The birds are back, at least some of them. Every day, now, I see one or two Double-crested Cormorants on the small, emergent rock in mid-pond that has traditionally been their roost of choice. And every day, I also see a Great Blue Heron at various spots around the pond, flying, wading, perching, always on the hunt for fish, and apparently doing so with a renewed enthusiasm. Most encouragingly, I see a few gulls of various species starting to gather.

If the birds are coming back, then almost certainly the small Bluegill sunfish, that died off so massively and mysteriously in March 2012, are starting to recover as well. I know that some pond residents are skeptical of that linkage, but we should learn more about all this when/if MassWildlife comes next spring to conduct a survey of the fish populations, as they tentatively promised to do.

The Largemouth Bass are not in question; they’ve been here all along — although I took on face value a recent, and as it turns out, erroneous report by an angler that their numbers were down. My normal skepticism was blunted when I heard his account, by the relative absence of anglers on the pond most of the summer. When I later questioned another person fishing near shore, he opined that the anglers were deterred by a new, grassy weed that gets tangled in the propellers of their electric trolling motors, as well as in their lures. I had heard that complaint before, so it seemed a reasonable explanation. Apparently, the herbicide treatment this spring slowed this invasive plant, but it has since come back, especially in the shallows.

Both birds, above, are perched atop the eponymously named Heron Rock. Both are seen in silhouette, which is just coincidence, the result of lighting conditions at the time. Click an image to view it full screen, and click the back arrow to return. Cursor over each image to see its description. Enjoy!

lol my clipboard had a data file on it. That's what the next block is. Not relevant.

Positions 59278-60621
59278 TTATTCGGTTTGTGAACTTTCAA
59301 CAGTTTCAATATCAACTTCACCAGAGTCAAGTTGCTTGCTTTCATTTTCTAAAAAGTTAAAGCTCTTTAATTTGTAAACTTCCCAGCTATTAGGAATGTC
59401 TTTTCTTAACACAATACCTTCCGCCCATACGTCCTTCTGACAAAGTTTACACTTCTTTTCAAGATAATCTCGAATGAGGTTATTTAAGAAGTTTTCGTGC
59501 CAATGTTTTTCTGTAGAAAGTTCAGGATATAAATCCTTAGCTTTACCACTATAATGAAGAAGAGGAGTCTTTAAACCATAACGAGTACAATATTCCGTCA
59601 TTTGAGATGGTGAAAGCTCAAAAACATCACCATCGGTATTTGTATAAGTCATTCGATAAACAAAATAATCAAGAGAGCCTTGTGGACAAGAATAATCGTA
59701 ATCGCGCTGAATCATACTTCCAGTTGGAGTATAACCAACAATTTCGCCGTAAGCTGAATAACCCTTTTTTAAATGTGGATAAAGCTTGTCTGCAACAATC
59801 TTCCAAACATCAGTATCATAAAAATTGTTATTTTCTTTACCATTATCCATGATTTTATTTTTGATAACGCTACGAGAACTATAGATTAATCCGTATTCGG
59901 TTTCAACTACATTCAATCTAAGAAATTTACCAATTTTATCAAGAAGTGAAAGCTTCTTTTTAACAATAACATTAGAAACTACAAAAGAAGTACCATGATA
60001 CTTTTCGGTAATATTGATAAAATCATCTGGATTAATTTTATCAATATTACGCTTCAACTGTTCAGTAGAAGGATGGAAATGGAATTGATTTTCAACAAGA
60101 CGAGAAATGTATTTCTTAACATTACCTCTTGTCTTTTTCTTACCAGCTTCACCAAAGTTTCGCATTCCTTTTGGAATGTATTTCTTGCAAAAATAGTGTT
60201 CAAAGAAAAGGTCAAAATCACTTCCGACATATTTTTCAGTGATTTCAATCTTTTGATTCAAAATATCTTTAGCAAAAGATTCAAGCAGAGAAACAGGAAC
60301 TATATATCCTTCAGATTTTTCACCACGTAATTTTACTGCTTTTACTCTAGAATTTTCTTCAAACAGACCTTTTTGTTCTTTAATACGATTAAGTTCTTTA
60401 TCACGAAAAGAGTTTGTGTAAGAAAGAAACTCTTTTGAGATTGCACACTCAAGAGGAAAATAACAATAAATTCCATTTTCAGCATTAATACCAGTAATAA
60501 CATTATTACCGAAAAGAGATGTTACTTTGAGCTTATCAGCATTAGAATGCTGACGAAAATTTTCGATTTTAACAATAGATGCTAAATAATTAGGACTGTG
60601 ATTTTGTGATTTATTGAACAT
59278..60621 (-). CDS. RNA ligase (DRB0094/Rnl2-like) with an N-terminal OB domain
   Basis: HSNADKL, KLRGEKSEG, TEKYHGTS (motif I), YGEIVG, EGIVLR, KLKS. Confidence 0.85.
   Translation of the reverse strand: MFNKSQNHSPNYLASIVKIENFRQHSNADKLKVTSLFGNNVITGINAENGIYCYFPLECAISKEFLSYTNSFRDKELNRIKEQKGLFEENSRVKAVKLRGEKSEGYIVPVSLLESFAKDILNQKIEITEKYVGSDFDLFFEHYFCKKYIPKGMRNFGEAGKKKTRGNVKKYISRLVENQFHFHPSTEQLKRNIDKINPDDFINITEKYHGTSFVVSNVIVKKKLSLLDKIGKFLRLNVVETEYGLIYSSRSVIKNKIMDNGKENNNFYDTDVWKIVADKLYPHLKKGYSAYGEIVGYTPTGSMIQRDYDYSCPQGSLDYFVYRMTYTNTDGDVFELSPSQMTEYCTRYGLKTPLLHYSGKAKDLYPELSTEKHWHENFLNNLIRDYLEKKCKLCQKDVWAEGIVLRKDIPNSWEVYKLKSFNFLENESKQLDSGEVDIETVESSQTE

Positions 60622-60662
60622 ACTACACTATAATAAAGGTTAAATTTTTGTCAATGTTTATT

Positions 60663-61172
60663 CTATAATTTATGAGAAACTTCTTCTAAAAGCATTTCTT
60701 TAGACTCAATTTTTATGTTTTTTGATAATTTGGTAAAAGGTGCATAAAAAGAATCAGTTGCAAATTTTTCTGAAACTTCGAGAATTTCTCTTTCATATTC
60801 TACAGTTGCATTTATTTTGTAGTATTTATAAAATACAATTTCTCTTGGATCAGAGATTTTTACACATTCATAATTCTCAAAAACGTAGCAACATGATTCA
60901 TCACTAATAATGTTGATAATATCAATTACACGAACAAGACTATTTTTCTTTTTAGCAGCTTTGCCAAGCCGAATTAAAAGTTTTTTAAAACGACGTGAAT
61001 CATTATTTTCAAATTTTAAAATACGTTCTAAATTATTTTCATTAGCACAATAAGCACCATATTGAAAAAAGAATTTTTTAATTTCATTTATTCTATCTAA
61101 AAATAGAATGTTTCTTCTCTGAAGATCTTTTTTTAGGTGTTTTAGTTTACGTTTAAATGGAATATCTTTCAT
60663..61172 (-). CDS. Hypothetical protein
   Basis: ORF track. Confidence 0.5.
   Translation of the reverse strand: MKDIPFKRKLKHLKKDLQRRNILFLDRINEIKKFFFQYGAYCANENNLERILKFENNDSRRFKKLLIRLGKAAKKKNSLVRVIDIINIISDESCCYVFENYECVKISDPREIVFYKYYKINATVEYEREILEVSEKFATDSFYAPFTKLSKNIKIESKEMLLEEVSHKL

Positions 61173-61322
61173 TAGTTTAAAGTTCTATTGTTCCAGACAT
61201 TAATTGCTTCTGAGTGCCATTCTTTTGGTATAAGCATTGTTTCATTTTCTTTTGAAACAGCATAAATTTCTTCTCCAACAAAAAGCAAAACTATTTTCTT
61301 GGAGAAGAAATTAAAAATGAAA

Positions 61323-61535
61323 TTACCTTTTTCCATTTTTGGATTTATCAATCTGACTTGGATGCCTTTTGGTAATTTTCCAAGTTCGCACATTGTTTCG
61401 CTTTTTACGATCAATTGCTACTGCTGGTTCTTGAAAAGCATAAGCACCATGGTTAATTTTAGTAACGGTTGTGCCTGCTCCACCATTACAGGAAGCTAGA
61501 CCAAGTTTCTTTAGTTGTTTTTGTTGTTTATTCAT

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Related:  Dead Fish*, The Last Heron*, The Last Heron II*

 

In early spring every year, our city applies herbicide to the pond, as a means of controlling several invasive aquatic plants. In the past, these fast-growing species have all but taken over this shallow pond, and have required expensive mechanical harvesting to remove them.

The state-approved herbicide breaks down, we’re told, and does not remain in the water. So far, the herbicide program has worked well — beyond all expectations, I’d say — with no apparent downside.

The photo was taken June 14, 2014. Click the image to view it full screen, and click the back arrow to return. Cursor over the image to see its description. Enjoy!
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Related:  Two Boats

 

This dawn photo caught my fancy. Obviously, it’s not in a class with those lavish, ethereal displays that we see far to the southeast during the cold winter months, but it has what artists call a “pictorial” quality.

It was windless morning. A still expectancy had settled over the pond. The sun had topped the high ridge along the eastern shore some twenty minutes earlier, but it remained stubbornly hidden behind a dense bank of clouds. Alas, the wire fencing in the foreground is a necessary evil; it keeps the geese from coming up and eating the lawn.

The view is toward the east-southeast. Just visible on the shore opposite is a large rental community, which is hidden by foliage during the summer months. The date was April 9, 2014, and the time 6:57 am.

Click the image to view it full screen, and click the back arrow to return. Cursor over the image to see its description. Enjoy!
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Related:  Cold Dawns 2013-2014*.